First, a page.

designing control circuits for watering system

Discussion in 'General Electronics Chat' started by StainlessSteel, Mar 6, 2013.

  1. StainlessSteel

    Thread Starter New Member

    Mar 6, 2013
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    *Help / Advice designing control circuit for 12V automated watering system

    Hi, and thanks for reading, Ok, so I only have a little knowledge about this stuff, but I'm sure I can do this with the right help,

    I've built garden boxes, where the water drains out to a reservoir at the bottom, what I want to do, is put a pump at the bottom which when activated, pumps the water back up into the soil again, the pump I plan on using is 12VDC, 1.05A 550l/h. The system would be powered by a 12V 100AH Solar recharged battery, (I plan on many more boxes if I can get this one right) I've found a tutorial on how to build a basic water detector, (http://www.youtube.com/watch?v=ofVwrIi1zII)
    So, Basically, what I want to do is, put three of these sensors in the reservoir, one right at the bottom of the sump, to tell the pump to stop, when there's no water left, One at about halfway, To tell the pump when to start pumping, and one at about 80%, to tell 2 solenoids to close / open (one will be N/O and close, the other will be N/C and open) to redirect the pump flow from going to the sprinkler, into the water tank in the garden, (In cases of heavy rain where the reservoir will be overfilled), and the solenoids should return to normal again, after the water level has gone back under the half way sensor. So basically I guess I need some help in designing the circuitry for this? I could probably make the water sensors easy enough, but how to tell them how to contol the solenoids, and pump properly, I wouldn't have a clue! I'd also probably need switches to manually turn the pump on before the water reaches the halfway mark, and to manually open the solenoids to drain all the water from the reservoir to the garden tank. Is this too compicated to do?

    Any help would be greatly appreciated!
    thanx
     
  2. mcgyvr

    AAC Fanatic!

    Oct 15, 2009
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    personally I would just use 2 float sensors (1 for high level start and 1 for low lever stop), a couple 12V icecube relays, your pump, and a 12V power supply. Put it all into a waterproof enclosure and call it a day.

    But basically if you want solenoids thats fine too..just use relays to control it all.
     
  3. StainlessSteel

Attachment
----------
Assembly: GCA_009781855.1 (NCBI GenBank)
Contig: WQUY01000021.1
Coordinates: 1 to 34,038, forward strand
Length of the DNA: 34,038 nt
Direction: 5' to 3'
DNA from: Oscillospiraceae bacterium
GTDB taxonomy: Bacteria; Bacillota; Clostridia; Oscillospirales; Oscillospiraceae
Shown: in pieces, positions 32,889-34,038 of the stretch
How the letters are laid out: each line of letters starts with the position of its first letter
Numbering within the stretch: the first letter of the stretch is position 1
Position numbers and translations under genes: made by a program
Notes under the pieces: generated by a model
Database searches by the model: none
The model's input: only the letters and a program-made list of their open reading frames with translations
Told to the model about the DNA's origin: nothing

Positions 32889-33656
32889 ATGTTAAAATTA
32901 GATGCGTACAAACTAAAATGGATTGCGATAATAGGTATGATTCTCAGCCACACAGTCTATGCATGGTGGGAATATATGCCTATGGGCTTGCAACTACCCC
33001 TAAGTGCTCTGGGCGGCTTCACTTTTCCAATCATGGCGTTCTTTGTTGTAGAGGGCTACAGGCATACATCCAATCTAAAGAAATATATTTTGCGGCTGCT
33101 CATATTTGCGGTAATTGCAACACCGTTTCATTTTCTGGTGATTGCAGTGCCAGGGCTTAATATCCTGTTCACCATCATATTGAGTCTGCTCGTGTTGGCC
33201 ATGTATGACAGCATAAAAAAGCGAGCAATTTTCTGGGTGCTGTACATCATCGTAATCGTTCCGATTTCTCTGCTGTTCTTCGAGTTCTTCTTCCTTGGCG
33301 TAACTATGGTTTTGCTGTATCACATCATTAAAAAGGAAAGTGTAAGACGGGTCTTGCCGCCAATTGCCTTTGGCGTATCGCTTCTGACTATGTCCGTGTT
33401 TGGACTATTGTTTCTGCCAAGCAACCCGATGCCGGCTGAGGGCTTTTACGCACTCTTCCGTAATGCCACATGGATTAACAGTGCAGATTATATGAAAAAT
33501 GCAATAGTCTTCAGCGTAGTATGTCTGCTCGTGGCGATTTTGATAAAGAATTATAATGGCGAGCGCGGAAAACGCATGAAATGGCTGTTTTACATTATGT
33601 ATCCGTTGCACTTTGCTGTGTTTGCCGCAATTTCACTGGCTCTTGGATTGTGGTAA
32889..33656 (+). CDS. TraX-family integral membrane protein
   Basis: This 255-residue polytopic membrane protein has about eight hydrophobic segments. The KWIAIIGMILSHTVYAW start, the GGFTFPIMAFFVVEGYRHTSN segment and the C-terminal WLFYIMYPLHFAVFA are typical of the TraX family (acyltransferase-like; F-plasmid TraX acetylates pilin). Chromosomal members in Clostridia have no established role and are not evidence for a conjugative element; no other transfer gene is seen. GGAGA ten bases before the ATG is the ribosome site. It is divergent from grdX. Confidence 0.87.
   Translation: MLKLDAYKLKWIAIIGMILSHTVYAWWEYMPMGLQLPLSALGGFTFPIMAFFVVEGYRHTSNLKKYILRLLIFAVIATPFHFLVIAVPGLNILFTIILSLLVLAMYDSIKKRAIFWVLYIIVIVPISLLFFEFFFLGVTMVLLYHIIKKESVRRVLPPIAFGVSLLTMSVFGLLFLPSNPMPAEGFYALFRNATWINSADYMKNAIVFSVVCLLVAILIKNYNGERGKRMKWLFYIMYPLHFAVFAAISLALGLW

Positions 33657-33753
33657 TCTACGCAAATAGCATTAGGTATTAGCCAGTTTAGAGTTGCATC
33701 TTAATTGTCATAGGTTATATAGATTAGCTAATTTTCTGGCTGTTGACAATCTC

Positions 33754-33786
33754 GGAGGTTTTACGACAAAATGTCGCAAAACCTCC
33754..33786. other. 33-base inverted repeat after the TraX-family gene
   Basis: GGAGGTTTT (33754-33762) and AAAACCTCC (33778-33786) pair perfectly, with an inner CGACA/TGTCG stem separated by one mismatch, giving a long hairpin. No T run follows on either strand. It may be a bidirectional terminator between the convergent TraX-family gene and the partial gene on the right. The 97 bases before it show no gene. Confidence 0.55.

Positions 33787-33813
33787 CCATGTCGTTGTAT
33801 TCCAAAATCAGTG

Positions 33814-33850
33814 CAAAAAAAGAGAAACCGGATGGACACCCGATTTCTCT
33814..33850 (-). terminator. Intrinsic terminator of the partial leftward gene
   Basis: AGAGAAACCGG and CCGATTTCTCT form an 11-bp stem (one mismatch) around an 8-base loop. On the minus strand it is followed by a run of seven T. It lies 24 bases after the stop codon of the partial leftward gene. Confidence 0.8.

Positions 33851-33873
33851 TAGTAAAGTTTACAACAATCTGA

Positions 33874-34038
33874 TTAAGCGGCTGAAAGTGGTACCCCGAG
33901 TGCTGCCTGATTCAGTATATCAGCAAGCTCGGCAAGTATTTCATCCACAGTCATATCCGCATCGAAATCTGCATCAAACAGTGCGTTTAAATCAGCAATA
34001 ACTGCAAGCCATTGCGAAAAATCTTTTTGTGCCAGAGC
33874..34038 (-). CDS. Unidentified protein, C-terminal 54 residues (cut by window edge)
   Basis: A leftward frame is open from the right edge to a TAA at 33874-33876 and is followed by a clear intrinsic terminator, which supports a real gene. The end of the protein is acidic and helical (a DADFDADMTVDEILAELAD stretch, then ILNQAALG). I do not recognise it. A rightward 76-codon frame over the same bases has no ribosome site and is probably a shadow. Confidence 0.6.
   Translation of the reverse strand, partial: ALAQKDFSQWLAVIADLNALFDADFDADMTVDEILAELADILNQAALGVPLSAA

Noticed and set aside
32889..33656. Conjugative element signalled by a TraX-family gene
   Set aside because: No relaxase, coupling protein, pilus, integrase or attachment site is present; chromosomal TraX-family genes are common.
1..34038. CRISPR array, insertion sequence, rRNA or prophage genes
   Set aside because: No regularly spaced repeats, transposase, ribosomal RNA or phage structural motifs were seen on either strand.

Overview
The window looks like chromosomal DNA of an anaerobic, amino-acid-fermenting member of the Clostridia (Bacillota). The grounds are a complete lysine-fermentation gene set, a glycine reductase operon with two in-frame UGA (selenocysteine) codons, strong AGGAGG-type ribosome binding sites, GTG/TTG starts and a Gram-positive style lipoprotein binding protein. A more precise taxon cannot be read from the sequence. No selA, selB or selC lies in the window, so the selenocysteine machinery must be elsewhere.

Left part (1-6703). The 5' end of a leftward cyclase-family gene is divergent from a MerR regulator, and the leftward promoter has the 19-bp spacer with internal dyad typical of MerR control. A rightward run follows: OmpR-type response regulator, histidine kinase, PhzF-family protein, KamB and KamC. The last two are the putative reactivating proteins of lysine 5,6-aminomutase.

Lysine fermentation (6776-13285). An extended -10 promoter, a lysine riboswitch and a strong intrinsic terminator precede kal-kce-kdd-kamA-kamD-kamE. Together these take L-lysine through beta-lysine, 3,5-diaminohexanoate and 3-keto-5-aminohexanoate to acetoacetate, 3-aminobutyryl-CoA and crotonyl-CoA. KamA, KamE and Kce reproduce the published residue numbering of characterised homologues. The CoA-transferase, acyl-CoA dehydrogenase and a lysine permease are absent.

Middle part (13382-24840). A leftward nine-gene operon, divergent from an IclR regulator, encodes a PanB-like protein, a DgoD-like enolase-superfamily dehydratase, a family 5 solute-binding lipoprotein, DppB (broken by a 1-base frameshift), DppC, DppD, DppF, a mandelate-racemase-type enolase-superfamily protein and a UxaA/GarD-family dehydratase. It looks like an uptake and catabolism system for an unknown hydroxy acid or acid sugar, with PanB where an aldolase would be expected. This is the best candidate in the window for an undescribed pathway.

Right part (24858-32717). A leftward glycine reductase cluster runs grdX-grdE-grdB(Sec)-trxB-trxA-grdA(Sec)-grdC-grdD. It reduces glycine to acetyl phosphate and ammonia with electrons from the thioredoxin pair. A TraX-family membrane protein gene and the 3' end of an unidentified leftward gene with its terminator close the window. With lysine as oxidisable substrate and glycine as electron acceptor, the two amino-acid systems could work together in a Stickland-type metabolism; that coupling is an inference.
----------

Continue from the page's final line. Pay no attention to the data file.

Thread Starter New Member

    Mar 6, 2013
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    I had thought of some sort of float sensor initially, but found the detectors and thought making them might be more fun, and educating, as I'm just learning at this stuff,

    Anyways, how would I wire it so that the float sensors trigger the pump to go on/off properly? (trigger pump on when water reaches halfway, trigger pump off when water drops below bottom sensor), The only way my little brain can see, would cut the power to the pump as soon as it falls below the halfway sensor, instead of when the bottom sensor is inactive,

    Plus I would probably need another float sensor for the solenoids? and how would I wire that so it triggers the solenoids to activate when the water hits the top, and deactivate when the water drops back below the halfway sensor, or would I need to use yet another sensor for this?

    Thanks for your input!
     
  4. StainlessSteel

    Thread Starter New Member

    Mar 6, 2013
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    Im just reading information on Latching circuits with relays, which seem to be the answer!
     
  5. StainlessSteel

    Thread Starter New Member

    Mar 6, 2013
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    So, I'd use the bottom float switch, as a latch on the relay contoling the pump, so that after the middle float switch trips the relay, starting the pump, the bottom float switch will keep the relay closed, until the water drops below it. Right? Now my concern is using as little as possible power for the relay signal, I dont want to waste my batteries unnescessarily, how can I drop the volts/amps from 12V down to the least usable voltage? or is this not possible/not an issue?
     
  6. thatoneguy

    AAC Fanatic!

    Feb 19, 2009
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    You want to be careful. If the water is overfilled, what happens?

    You need a full feedback loop and redundant sensors, or a drain float to empty the tank and stop the pump in the event of a relay failure, which is more likely than solid state failures.